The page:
The Road to Dawn
Josiah Henson and the Story That Sparked the Civil War
A major literary moment: after being lost to history for more than a century, The Road to Dawn uncovers the incredible story of the real-life slave who inspired Uncle Tom's Cabin.
-He rescued 118 enslaved people
-He won a medal at the first World's Fair in London
-Queen Victoria invited him to Windsor Castle
-Rutherford B. Hayes entertained him... Read more »
Long Walk to Freedom: The Autobiography of Nelson Mandela
The Autobiography of Nelson Mandela
The autobiography of global human rights icon Nelson Mandela is "riveting . . . both a brilliant description of a diabolical system and a testament to the power of the spirit to transcend it" (Washington Post).
Nelson Mandela was one of the great moral and political leaders of his time: an international hero whose lifelong dedication to the... Read more »
You Can't Touch My Hair
And Other Things I Still Have to Explain
A NEW YORK TIMES BEST SELLER • "A must-read…Phoebe Robinson discusses race and feminism in such a funny, real, and specific way, it penetrates your brain and stays with you." –Ilana Glazer, co-creator and co-star of Broad City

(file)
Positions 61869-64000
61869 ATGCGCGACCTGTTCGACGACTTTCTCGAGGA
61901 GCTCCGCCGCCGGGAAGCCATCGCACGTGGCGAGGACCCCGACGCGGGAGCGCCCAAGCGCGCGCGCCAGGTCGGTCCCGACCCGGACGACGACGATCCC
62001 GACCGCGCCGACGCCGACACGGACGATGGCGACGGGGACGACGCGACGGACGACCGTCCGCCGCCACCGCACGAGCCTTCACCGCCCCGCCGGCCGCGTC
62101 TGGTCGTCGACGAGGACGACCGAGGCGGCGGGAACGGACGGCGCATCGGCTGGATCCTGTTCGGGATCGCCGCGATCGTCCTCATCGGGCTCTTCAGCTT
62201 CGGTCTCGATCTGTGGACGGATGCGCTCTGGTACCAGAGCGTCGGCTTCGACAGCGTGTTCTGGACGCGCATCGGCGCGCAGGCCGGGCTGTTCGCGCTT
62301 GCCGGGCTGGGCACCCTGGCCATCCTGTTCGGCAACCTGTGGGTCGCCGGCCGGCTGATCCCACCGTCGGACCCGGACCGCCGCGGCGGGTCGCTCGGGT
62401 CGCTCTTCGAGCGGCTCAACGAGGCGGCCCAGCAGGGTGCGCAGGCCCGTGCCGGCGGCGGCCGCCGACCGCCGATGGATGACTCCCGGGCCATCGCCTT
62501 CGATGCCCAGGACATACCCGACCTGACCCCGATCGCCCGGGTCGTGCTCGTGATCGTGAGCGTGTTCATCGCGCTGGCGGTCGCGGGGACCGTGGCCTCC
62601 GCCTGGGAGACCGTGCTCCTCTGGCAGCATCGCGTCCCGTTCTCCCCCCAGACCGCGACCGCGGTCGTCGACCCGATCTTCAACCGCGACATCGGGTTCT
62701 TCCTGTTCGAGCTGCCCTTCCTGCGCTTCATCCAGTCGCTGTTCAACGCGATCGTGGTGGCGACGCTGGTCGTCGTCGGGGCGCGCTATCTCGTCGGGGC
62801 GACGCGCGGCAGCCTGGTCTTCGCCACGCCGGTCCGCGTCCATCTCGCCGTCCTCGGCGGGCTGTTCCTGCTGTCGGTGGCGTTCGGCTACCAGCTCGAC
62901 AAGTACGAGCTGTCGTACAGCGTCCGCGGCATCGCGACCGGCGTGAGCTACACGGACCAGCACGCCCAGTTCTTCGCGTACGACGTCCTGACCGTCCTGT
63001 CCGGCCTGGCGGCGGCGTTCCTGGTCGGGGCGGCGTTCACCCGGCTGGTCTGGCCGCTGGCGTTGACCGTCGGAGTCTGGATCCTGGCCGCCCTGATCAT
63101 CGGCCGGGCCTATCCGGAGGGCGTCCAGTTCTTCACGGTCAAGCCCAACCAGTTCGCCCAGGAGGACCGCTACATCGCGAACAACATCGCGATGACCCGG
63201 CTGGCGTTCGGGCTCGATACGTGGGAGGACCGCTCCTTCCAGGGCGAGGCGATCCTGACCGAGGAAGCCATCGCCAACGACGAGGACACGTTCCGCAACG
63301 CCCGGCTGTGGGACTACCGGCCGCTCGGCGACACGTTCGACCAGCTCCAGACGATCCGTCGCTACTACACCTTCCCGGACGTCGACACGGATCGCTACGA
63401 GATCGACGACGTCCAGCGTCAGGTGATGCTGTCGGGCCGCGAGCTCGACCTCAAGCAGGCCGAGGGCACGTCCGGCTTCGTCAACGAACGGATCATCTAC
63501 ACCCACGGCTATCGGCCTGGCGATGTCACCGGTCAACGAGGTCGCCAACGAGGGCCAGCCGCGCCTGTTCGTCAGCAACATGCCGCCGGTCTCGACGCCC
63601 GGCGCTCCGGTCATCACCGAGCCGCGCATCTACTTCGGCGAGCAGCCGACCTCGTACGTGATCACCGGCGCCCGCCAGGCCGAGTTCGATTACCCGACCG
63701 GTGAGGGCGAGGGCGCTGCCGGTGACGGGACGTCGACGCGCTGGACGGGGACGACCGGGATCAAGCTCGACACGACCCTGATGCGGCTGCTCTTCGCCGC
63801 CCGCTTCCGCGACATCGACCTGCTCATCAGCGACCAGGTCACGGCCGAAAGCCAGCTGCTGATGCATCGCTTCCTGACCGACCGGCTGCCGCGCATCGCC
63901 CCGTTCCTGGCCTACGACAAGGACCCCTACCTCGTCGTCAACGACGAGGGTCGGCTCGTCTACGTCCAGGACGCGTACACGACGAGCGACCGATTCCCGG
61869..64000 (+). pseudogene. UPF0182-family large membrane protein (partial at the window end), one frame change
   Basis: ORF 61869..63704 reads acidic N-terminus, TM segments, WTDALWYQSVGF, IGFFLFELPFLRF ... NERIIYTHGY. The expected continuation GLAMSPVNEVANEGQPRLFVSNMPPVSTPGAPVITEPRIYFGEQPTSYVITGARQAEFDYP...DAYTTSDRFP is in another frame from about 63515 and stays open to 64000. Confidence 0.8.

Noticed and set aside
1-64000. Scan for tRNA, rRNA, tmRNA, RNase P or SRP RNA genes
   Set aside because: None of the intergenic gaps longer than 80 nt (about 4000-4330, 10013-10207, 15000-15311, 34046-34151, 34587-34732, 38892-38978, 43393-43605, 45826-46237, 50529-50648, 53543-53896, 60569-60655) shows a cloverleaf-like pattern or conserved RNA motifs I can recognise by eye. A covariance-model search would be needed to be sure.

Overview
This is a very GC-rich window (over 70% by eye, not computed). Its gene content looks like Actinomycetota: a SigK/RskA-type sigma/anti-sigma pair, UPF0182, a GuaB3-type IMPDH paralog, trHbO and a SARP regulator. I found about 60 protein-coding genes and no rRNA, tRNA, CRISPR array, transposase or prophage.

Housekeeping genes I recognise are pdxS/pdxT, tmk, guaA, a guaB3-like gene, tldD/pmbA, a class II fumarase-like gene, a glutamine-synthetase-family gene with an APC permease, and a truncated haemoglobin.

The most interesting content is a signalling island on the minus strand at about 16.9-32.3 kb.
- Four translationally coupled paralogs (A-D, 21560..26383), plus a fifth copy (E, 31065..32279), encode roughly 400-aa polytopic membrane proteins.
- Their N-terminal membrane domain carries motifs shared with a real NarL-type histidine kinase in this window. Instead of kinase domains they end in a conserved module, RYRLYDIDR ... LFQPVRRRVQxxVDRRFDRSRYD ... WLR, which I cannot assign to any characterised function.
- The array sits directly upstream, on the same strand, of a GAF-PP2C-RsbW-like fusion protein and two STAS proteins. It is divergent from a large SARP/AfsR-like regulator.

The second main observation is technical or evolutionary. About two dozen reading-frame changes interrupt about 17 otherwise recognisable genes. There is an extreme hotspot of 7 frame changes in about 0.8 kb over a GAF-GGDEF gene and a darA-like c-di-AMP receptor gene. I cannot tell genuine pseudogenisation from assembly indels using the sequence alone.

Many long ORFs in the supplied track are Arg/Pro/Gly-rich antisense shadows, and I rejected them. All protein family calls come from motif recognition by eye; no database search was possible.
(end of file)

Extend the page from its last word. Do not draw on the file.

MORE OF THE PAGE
A hilarious and timely essay collection about race, gender, and pop culture from upcoming comedy superstar and 2 Dope... Read more »
The Nickel Boys (Winner 2020 Pulitzer Prize for Fiction)
“This is the story of boys at a reform school in Florida in the 1960s. Based on the true story of the Dozier School for Boys, and the atrocities that took place there. This isn’t for the faint of heart; the cruelty and violence are terrible. However, Whitehead is a master novelist. The haunting beauty of his prose makes this a must-read. The narrator is split between 2 main characters, Elwood and Turner, and it is through their eyes that we meet the authorities at Nickel, like Spencer, Earl and Hennepin, all terrifying in their own way. And we meet the other boys, like Griff and Harper, each warped by the horrors they see. And each one has a story which Whitehead sometimes delves into, creating complex characters whose actions make sense for who they are. Whitehead elegantly moves the reader from Elwood’s early pre-Nickel days to events, past and present, at the school and into the future where archeologists and reporters have finally uncovered the truth. Beautifully written. Wonderfully read by JD Jackson. Highly recommended.”Kristine, Buttonwood Books and Toys